Basic Life Support (BLS) and Barriers to Cross-Cultural Education (BLSinBotswana)
This is a randomized, multi-center intervention trial comparing two educational programs on healthcare provider performance in the Botswana national hospital system. This study addresses the critical question of how to effectively and consistently measure and associate CPR knowledge and psychomotor skills, enabling the optimization of the learners' environment.
|Study Design:||Allocation: Randomized
Endpoint Classification: Efficacy Study
Intervention Model: Factorial Assignment
Masking: Open Label
Primary Purpose: Health Services Research
|Official Title:||Correlation of Cognitive and Technical Skills Assessment for Basic Life Support and Identification of Barriers to Cross-Cultural Education|
- To determine selected cognitive knowledge and critical thinking skills. [ Time Frame: 1 year ] [ Designated as safety issue: No ]
|Study Start Date:||January 2009|
|Study Completion Date:||September 2010|
|Primary Completion Date:||June 2010 (Final data collection date for primary outcome measure)|
- cognitive assessment
- critical thinking
- outcome measures of adequacy of chest compressions
- outcome measures of adequacy of ventilations
Knowledge base and critical thinking will be evaluated by a 50-question BLS multiple-choice examination. At the designated 4 cognitive assessments in the study (pre-course, immediately post course, 3 months and 6 months) 50 equivalent questions will be used to cover all core BLS objectives. Technical Skills Assessment:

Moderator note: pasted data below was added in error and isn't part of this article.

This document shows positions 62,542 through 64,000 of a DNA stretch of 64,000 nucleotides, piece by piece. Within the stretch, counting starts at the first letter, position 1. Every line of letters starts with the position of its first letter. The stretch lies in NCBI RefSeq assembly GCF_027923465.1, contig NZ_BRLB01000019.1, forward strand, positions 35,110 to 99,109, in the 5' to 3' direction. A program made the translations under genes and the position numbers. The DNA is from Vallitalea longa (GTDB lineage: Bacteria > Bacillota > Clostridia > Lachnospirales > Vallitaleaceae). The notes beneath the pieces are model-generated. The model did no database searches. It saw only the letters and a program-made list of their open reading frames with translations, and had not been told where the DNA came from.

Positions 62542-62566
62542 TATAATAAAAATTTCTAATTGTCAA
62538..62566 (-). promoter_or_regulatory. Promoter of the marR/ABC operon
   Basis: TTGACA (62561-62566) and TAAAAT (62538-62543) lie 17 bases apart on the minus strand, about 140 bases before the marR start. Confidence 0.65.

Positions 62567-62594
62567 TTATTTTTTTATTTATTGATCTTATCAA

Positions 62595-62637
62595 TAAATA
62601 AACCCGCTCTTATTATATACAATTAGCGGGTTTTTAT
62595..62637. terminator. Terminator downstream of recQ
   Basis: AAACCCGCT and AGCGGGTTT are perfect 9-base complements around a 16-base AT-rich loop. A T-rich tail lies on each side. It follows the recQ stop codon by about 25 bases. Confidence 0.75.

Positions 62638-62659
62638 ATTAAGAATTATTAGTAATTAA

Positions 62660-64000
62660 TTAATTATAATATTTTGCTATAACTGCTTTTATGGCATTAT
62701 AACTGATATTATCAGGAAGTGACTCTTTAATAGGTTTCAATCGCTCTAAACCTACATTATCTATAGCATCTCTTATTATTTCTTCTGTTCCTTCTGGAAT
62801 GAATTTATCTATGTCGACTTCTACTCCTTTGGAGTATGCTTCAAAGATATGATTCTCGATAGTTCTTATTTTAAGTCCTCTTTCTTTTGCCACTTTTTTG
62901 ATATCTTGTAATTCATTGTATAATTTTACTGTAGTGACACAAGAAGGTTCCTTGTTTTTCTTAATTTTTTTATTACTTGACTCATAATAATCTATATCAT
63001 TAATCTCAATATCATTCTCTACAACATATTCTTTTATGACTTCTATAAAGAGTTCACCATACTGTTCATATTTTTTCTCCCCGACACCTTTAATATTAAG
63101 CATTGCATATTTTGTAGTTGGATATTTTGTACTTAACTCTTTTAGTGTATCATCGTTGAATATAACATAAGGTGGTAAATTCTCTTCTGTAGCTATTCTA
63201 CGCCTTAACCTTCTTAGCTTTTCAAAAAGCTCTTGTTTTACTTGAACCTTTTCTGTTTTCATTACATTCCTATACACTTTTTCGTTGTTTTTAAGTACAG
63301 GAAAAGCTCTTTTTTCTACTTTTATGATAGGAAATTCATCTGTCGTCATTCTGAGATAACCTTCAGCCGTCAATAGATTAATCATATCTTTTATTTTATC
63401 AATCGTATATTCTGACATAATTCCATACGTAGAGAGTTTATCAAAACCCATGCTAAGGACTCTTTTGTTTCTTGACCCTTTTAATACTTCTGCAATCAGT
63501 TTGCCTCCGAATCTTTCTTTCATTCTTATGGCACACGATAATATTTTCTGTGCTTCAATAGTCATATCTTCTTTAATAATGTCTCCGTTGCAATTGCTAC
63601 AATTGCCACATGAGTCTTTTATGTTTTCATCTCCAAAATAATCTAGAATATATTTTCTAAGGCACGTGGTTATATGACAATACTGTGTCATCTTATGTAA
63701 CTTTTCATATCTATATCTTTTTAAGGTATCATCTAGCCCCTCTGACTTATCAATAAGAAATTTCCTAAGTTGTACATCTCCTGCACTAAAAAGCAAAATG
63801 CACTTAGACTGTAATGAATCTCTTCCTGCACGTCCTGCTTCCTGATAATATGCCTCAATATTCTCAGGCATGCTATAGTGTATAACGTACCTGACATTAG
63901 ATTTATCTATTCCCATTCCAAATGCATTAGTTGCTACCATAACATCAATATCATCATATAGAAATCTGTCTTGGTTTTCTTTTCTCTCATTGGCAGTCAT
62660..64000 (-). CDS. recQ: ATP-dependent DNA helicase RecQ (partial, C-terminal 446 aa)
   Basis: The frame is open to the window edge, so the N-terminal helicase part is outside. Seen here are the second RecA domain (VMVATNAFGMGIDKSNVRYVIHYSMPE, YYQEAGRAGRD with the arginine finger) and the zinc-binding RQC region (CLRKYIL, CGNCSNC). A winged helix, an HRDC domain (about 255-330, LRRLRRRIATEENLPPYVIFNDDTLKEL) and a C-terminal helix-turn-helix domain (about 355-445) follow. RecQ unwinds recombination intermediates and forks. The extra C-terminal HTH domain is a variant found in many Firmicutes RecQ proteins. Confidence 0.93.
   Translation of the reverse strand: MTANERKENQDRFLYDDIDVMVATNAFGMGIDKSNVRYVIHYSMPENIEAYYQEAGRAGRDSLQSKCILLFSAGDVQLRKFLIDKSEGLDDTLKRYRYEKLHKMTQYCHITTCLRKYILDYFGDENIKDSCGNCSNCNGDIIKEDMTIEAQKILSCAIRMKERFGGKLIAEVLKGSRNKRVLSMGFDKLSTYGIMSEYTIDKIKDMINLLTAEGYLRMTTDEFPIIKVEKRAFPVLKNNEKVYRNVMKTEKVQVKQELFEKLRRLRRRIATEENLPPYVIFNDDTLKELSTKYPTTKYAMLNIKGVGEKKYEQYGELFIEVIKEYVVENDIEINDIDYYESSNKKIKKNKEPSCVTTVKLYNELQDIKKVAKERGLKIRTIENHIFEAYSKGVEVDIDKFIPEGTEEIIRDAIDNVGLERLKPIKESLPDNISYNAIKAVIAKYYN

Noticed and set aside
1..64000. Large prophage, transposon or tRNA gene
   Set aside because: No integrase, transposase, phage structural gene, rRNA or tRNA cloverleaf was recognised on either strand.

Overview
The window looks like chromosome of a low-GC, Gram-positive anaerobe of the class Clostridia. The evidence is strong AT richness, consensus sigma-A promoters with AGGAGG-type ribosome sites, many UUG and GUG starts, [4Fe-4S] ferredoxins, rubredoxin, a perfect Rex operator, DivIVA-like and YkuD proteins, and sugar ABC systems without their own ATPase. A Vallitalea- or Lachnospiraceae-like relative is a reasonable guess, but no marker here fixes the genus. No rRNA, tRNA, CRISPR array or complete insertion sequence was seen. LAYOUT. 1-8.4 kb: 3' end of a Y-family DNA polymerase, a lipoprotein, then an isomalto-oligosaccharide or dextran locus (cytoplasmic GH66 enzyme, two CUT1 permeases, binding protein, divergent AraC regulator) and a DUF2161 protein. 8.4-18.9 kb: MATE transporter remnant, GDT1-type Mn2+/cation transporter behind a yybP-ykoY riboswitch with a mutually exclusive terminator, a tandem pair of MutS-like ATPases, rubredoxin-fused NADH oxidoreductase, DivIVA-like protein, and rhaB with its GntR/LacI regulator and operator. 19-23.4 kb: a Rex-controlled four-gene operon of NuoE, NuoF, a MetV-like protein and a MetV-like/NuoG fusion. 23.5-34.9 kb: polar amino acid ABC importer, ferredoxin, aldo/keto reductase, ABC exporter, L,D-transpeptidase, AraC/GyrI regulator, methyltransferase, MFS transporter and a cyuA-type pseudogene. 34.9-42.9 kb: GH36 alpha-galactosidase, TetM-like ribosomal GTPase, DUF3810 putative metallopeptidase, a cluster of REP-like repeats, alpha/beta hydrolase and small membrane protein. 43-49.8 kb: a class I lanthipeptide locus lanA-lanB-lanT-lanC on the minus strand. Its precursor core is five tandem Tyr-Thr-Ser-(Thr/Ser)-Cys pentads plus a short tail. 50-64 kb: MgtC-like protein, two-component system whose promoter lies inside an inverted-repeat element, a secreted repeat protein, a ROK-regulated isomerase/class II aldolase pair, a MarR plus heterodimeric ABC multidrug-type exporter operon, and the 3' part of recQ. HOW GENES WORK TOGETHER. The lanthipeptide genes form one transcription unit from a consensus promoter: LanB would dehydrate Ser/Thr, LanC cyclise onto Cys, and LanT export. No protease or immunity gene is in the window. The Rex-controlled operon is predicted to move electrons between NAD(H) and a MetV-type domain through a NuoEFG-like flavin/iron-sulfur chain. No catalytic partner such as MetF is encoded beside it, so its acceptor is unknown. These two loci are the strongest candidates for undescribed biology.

Primary outcome measures of adequacy of chest compressions and ventilations as well as key actions for each of the 3standardized basic life support skill tests during 3-minute testing scenarios. Video review by 2independent experts will be utilized for objective assessment of time and order dependent skills, and manikin output will be utilized to assess qualitative effectiveness of skills (adequate ventilation, compression, and defibrillation).
Survey Instrument for Barriers to Acute Medicine Education:
A survey tool will be used to identify barriers to acute medicine education implementation and efficacy.
Context: The World Health Organization (WHO) estimates that more than 16 million people die from cardiovascular diseases each year, accounting for more than one-third of global deaths. Almost half of these deaths take place in hospitalized settings. Standard acute medicine education programs have had limited success in training hospital based healthcare providers to acquire, retain, and transfer knowledge and skills to impact patient outcomes in both developed and developing countries. There is a gap between the cognitive knowledge and critical thinking skills attained during courses and the technical and team skills actually performed by hospital-based healthcare providers. This gap between existing knowledge and performed skills restricts care delivery, underutilizes available resources, and contributes to the number of preventable deaths. This gap is further accentuated in resource limited settings, where barriers to implementation of successful acute medicine training programs are often accentuated.
1. To determine selected cognitive knowledge and critical thinking skills which are associated with technical and team skills performance assessed immediately following Basic Life Support (BLS) for Health Care Providers course training.
1. To identify cultural, healthcare environment and educational barriers that currently impede acquisition, retention, and transfer of knowledge and skills in acute medicine educational programs in resource limited settings.
Please refer to this study by its ClinicalTrials.gov identifier: NCT00715767
|Principal Investigator:||Pete Meaney, MD||Children's Hospital of Philadelphia|